High School Pumps Brakes on Redskins Name Change
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DRIGGS, Idaho (CBSDC/AP) — The top administrator at an eastern Idaho high school is standing behind his decision to drop the school’s Redskins nickname, but for now is putting on hold plans to swap out team uniforms and remove logos and signs.
Teton County School District 401 Superintendent Monte Woolstenhulme announced his decision to drop the nickname earlier this week after getting support from the school board.
Woolstenhulme said he wanted to show respect for American Indians, teach students to look beyond skin color, and respond to efforts nationwide to change names with tribal references.
But the decision has generated public outcry and criticism in and beyond the resort town of Driggs, prompting Woolstenhulme to schedule a public forum next month and consult with local tribal leaders.
“The decision is made, but we are taking time to listen to (patrons) before we implement the decision,” Woolstenhulme said. “I knew there would be passionate response to this, but not this large, this much or this fast.”
School officials say they have received comments from more than 100 people this week, some in favor and some opposed.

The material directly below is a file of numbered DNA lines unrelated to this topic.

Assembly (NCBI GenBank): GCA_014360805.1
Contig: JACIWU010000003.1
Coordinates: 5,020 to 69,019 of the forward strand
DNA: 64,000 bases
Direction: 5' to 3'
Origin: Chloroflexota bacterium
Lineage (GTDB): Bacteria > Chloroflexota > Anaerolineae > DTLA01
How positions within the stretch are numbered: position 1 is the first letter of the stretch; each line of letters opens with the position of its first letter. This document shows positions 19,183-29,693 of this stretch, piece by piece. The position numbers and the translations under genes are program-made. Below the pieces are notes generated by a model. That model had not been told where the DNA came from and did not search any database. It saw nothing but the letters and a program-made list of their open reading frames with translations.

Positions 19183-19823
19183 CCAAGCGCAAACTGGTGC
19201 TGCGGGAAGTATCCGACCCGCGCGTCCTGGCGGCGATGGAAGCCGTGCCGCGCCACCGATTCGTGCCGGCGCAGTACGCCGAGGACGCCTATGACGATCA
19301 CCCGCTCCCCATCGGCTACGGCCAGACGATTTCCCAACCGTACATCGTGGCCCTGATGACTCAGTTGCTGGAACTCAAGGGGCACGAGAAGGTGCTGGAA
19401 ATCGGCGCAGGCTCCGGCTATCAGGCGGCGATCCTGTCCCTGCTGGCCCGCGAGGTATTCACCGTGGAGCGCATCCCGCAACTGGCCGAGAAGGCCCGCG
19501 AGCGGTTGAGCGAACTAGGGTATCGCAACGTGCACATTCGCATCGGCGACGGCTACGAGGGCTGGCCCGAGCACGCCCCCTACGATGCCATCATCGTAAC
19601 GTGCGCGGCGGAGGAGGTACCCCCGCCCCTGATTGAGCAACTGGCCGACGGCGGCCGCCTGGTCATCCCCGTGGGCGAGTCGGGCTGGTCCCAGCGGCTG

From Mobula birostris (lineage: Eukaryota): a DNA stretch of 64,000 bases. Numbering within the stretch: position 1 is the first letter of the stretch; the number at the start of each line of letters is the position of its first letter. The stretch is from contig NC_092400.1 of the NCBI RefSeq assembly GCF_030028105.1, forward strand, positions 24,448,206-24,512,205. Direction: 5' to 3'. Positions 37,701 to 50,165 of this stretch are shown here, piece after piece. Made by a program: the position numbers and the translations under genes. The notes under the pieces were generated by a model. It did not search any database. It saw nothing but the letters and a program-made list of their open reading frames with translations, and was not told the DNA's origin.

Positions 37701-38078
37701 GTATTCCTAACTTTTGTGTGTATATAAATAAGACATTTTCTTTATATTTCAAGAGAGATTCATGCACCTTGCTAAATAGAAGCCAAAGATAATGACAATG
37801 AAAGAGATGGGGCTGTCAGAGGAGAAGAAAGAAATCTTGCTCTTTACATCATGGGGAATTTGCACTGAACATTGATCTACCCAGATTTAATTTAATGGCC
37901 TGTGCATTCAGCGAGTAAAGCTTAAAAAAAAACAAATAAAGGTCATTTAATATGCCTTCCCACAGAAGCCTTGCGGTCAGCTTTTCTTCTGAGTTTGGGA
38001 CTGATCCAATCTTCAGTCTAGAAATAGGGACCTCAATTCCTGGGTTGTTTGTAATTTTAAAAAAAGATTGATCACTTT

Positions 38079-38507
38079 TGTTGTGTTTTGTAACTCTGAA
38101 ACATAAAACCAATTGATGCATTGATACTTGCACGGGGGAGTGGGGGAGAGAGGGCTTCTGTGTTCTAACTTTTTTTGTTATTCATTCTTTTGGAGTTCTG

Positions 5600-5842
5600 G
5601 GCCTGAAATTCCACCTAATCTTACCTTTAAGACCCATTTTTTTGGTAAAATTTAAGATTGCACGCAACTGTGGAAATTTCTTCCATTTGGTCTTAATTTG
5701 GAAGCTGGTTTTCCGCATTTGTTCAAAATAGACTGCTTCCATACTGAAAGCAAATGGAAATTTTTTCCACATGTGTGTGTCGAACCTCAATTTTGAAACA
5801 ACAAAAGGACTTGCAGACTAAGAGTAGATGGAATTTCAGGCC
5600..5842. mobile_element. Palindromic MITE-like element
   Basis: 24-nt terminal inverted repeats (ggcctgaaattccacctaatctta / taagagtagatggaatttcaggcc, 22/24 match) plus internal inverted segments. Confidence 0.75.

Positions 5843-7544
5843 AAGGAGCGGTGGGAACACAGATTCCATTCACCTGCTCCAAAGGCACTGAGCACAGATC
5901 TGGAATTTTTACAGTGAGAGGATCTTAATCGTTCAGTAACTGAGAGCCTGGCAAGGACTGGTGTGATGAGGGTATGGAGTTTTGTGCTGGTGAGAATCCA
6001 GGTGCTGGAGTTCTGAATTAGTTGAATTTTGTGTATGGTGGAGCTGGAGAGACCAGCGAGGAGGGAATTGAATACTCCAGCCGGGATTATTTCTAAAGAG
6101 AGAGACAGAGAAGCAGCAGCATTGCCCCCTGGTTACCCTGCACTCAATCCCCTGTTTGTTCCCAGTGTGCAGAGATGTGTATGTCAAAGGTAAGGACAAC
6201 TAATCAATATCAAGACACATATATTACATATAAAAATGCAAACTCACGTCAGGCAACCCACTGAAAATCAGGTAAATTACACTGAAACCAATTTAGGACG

At least one critic created a Facebook page called “Save the Redskins” that had more than 1,230 members from around the country as of Friday. Foes also launched an online petition on Change.org to keep the Redskins mascot.
“We demand Mr. Woolstenhulme cease and desist any destruction of school property involving the Redskins mascot … until a public school board meeting can be held to address this issue with full public input,” the petition states.
Woolstenhulme vows to also seek the opinion of leaders of the Shoshone-Bannock Indian Tribes in Fort Hall, in the state’s southeastern corner.
“Feedback from the Shoshone-Bannock will be key because they are the voice of the tribes closest to the Teton Valley,” he said.
Last week, Woolstenhulme said his decision to change the school name also came as part of a national discussion on the appropriate nature of tribal names for sports teams.
Last month, 10 members of Congress sent letters to the owner of the Washington Redskins of the NFL and the league commissioner urging the team to change the name. The letter to team owner Daniel Snyder said Native Americans “consider the ‘R-word’ a racial, derogatory slur akin to the ‘N-word’ among African Americans.”
Del. Eni Faleomavaega (D-American Samoa) recently blasted the NFL and commissioner Roger Goodell for continuing to allow the use of the name during an impassioned speech on the House floor.
“America would not stand for a team called the ‘Blackskins’ or the ‘Yellowskins.’ Such offensive terms or words would no doubt draw widespread disapproval among the National Football League’s fan base,” said Faleomavaega. “And yet coverage by our national media and sponsors of Washington’s football franchise profit from a term that is equally disparaging to Native Americans.”
Snyder has vowed he will never change the nickname. On Wednesday, NFL Commissioner Roger Goodell responded to the congressional pressure, calling the Redskins nickname a “unifying force that stands for strength, courage, pride and respect.”
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